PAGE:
We report a late evolutionary origin of the taar gene family after the divergence of jawed and jawless vertebrates. Taar genes segregate into 3 classes, with the third and youngest class emerging in teleost fish. Members of all 3 classes were found to be expressed in subsets of olfactory receptor neurons of zebrafish, with exception of TAAR1. Class III of the taar gene family is characterized by the loss of the aminergic ligand motif, extensive recent gene duplications, and 4 independent intron gain/loss events and is likely to be under unusually strong positive Darwinian selection. Thus, class III taar genes seem to have acquired a so far unknown set of ligands and appear poised to eventually become an olfactory receptor gene family.

Results

A Monophyletic Origin and Distinct Consensus Motifs Distinguish TAAR Genes from the Monophyletic Group of Aminergic GPCRs.

Using a recursive search strategy, we retrieved the complete taar gene repertoire of 5 teleost fish species, a shark, frog, chicken, 4 placental, and 1 marsupial mammalian species [supporting information (SI) Table S1 and Table S2]. All taar genes analyzed subdivide into 28 different subfamilies. Subfamilies 1 to 9 correspond to previously identified TAARs, with mostly mammalian members, whereas subfamilies 10 to 28 are fish-specific. The subfamilies segregate into 3 major clades (Fig. 1 and Fig. S1), which we designated class I to III, in analogy to corresponding subdivisions in the odorant receptor (OR) gene family (7). Class I (TAAR1, 10–11, 21, 27) and class II (TAAR2–9, 12–13) contain both tetrapod and teleost genes, but class III is restricted to teleosts (TAAR14–20, 22–26, 28).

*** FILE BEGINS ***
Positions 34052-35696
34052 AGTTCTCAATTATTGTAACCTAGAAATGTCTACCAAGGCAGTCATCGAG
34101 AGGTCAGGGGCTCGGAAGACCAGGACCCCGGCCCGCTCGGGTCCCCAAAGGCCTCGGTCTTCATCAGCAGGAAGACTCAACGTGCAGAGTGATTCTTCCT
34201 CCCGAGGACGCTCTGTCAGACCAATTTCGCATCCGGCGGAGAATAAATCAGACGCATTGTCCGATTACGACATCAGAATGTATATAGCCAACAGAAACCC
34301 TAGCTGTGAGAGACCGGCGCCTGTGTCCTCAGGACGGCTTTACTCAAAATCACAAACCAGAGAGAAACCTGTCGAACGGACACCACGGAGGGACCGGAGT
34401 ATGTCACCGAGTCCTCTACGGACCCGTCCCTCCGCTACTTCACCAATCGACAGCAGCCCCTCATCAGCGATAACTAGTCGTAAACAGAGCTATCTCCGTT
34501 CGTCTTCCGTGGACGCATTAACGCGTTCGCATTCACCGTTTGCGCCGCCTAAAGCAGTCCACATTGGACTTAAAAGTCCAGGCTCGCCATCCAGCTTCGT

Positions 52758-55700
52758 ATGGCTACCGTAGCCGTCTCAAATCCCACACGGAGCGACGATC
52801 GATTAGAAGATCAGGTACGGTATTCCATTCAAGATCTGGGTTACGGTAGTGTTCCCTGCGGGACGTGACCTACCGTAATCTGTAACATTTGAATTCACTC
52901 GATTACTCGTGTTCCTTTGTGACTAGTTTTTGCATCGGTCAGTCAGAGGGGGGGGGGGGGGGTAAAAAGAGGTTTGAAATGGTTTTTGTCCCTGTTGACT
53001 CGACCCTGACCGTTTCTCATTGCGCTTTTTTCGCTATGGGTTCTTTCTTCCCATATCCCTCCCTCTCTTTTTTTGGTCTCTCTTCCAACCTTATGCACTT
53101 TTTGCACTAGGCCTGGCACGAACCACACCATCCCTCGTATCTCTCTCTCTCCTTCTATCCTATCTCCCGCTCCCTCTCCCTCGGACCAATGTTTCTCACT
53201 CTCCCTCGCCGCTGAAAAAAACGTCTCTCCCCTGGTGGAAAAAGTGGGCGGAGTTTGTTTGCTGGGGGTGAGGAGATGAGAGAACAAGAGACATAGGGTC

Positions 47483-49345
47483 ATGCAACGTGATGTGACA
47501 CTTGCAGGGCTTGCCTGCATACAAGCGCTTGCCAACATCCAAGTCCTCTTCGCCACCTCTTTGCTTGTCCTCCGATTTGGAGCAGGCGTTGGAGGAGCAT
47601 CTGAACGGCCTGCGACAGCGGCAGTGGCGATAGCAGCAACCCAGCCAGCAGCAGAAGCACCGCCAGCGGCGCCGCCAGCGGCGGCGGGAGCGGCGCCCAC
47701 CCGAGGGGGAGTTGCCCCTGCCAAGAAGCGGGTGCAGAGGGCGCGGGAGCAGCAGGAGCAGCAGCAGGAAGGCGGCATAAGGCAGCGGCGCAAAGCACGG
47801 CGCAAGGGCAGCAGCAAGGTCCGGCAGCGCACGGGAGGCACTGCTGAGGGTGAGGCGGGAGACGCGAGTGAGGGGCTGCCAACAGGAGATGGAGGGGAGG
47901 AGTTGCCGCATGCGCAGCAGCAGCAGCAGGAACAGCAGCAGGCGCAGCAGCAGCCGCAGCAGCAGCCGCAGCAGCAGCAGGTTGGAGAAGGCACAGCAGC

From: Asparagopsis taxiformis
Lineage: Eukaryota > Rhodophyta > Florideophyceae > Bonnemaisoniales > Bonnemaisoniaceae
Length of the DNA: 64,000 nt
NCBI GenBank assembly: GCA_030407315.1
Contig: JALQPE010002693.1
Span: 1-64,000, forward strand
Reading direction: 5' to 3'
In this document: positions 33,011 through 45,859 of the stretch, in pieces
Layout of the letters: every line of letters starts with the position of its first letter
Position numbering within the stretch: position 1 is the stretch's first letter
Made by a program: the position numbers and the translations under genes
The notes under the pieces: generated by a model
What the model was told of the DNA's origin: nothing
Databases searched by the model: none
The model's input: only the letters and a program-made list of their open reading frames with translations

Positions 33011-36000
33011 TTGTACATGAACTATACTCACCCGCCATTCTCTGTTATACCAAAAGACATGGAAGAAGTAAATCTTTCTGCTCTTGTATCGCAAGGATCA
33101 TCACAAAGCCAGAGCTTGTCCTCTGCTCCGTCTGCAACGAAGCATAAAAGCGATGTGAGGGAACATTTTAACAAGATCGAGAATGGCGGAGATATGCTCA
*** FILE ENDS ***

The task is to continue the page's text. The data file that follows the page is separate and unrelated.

Fig. 1.
Phylogenetic tree of TAAR family members and estimated minimal evolutionary age. (A) Radial tree of teleost and tetrapod TAARs, species groups are color-coded. We analyzed 5 teleost genomes (Danio rerio, zebrafish; Gasterosteus aculeatus, 3-spined stickleback; ...

All taar genes identified form a monophyletic group, clearly distinct from their close relatives, the aminergic neurotransmitter receptors (Fig. 1). The TAAR gene family also segregates with maximal bootstrap values from the ORs, which are less closely related, but belong to the same major family of GPCRs, the rhodopsin type GPCRs (8). We emphasize that the appropriate choice of outgroups is especially relevant for the proper delineation of the TAAR gene family. The classical aminergic neurotransmitter receptors are relatively close neighbors in the phylogenetic tree, but constitute a rather diverse group by themselves. Inclusion of just a few aminergic receptors (see ref. 5) can lead to erroneous conclusions. Thus, we found it necessary to include representatives from all major aminergic receptor subtypes (cholinergic, dopaminergic, histaminergic, noradrenergic, and serotinergic receptors) in the phylogenetic analysis to avoid spurious results.